By Pete Engler, Digium
Technology can make your customers productive, save them money, and help them stay ahead of their competitors. The right technology, introduced to the market at the right time, can also make innovative vendors and manufacturers (and resellers) lots of money. For the last few decades, technology has been innovating and evolving at breakneck speed with some manufacturers constantly trying to come up with the “next” big thing, while others are just trying to keep up. In the consumer market, we see the tech-buying craze in action every time a new smartphone or tablet is released. In the business market, the spending fury is often a bit slower, given the sales process is much harder for new technology, particularly if the price tag is high. Even so, business consumers continue to crave new, better technology. As the business market demands technology advancements (that sometimes contradicts sales cycles), maybe it’s worth asking these two questions: Is all technology sellable? And, what role do resellers play in the innovation-to-market decision process?
Before the product is even designed, vendors need to find out if there are business needs to be satisfied or problems to be solved for the customer. Is the customer willing to invest in new solutions - and how much are they willing to pay for those needs/problems to be solved? This methodology of market analysis is consistent with new product design, and with adding functionality to an existing product.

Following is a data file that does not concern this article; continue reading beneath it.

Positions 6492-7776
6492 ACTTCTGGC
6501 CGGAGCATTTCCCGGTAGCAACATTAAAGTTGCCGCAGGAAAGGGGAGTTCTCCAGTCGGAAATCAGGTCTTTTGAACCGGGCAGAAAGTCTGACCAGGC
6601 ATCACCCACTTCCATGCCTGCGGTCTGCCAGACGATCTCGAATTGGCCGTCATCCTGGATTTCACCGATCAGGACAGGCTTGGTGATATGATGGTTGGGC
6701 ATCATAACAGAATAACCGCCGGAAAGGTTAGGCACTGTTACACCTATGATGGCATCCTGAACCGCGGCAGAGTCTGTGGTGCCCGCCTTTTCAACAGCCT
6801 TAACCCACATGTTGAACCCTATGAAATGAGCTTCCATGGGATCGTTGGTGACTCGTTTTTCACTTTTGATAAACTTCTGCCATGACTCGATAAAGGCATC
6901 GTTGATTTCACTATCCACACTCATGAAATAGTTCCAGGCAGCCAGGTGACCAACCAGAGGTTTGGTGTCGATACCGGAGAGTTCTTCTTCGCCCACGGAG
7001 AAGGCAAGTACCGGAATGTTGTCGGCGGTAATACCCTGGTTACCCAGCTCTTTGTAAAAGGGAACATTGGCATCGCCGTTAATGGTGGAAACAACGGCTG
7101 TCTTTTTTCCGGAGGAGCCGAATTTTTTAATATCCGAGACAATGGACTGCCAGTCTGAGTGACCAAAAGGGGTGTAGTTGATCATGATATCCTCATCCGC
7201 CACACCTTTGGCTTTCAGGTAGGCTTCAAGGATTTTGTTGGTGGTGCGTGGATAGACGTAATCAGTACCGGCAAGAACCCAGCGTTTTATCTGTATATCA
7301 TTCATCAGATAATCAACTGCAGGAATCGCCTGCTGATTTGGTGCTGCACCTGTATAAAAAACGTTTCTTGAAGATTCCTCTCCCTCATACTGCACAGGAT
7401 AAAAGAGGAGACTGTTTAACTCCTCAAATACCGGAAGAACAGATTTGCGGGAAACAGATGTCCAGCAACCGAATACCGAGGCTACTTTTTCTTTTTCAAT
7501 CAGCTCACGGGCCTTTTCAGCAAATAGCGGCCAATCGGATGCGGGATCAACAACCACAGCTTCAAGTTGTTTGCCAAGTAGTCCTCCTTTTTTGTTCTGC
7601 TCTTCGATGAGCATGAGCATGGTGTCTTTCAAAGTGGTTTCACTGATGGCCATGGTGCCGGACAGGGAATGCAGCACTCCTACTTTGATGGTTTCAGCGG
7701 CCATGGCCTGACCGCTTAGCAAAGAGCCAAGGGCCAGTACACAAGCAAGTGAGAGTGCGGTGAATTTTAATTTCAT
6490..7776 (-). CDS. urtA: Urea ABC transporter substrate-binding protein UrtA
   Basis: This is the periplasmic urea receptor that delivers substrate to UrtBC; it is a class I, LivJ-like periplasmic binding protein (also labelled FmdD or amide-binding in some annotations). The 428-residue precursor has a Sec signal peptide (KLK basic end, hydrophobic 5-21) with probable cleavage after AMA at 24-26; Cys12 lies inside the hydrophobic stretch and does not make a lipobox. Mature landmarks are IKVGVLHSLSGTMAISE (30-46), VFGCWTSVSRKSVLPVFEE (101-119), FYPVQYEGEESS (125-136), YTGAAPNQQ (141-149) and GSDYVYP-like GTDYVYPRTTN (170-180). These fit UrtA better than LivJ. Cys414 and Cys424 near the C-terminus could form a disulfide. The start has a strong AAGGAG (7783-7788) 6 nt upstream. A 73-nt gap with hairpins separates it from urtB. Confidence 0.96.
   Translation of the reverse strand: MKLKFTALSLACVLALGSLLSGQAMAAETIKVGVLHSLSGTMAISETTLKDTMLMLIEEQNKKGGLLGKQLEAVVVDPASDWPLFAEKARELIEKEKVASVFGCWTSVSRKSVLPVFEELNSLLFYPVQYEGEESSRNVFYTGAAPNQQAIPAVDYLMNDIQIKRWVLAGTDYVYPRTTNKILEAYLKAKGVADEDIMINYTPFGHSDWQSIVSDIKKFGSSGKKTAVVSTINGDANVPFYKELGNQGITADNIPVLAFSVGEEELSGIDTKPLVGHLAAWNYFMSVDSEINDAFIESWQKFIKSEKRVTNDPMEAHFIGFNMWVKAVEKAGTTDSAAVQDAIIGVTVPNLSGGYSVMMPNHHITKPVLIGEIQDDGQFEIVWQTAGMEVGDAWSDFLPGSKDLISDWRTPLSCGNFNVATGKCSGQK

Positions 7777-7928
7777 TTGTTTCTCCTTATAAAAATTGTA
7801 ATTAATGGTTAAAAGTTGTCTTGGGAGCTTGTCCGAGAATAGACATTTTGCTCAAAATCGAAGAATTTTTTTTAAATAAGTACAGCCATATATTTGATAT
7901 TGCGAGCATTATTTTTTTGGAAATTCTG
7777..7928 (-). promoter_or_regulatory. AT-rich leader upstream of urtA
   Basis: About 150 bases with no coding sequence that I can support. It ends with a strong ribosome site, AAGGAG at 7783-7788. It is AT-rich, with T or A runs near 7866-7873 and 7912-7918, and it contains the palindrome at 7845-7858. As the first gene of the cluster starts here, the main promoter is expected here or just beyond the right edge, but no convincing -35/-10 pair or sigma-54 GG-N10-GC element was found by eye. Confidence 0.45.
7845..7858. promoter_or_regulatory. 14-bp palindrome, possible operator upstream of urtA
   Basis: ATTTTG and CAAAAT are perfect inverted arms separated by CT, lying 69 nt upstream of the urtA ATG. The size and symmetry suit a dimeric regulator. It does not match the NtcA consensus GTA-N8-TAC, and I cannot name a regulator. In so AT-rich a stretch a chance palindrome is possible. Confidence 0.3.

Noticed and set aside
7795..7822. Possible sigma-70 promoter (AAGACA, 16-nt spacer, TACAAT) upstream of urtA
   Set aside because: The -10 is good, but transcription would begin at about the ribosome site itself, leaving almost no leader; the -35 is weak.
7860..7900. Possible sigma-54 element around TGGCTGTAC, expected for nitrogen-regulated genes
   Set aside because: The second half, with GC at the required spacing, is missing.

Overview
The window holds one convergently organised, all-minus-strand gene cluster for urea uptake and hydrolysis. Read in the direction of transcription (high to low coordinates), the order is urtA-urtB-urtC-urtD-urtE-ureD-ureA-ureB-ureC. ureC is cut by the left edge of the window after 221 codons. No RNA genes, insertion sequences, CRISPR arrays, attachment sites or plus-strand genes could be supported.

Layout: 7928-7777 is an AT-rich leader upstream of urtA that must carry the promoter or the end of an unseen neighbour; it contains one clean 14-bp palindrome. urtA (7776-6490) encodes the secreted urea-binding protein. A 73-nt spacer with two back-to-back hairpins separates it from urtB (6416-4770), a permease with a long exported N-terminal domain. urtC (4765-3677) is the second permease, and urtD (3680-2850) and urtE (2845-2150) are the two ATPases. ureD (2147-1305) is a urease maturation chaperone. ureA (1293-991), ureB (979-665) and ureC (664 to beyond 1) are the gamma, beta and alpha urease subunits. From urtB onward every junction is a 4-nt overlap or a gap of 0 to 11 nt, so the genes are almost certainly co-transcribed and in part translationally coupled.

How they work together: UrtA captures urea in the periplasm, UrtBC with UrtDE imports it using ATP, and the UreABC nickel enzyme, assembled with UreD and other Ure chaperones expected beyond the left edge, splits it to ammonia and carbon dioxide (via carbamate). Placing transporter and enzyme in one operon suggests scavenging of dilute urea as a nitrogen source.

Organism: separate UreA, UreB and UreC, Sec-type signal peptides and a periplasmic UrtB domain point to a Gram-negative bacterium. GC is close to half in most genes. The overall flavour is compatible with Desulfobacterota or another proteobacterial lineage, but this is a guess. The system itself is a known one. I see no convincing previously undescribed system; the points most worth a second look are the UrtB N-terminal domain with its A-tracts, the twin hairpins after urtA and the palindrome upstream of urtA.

Businesses that watch their bottom line are usually not willing to pay for “cool stuff” in technology, just because it’s “cool.” Businesses typically make technology investment decisions based on being able to help employees increase productivity, help improve business processes, or contribute to cost savings. The product must be relative to helping the employee and business operate effectively; and market research needs to be completed and justified in order for senior management to approve investing in and bringing the product to market.
Research can be completed in many ways, from talking to existing customers to on-site visits that observe customers in their day-to-day activities. The feedback may also come from the sales team or from online forums where product discussions are taking place. Research should not be limited to customers who have purchased, but also with any competitors’ customers that are willing to talk. Customers sharing the decision-making rationale that goes into choosing a competitive product could reveal how to improve upon, and where to focus on, a product or solution.
Once the market research is complete, along with estimates on size of the market, cost of goods sold, estimated market share that can be captured, development expenses and go market costs, a vendor can make an informed decision on the viability of bringing a product to market. At this stage, the vendor should have a good indicator if its target market is ready to consume (pay for) the new technology.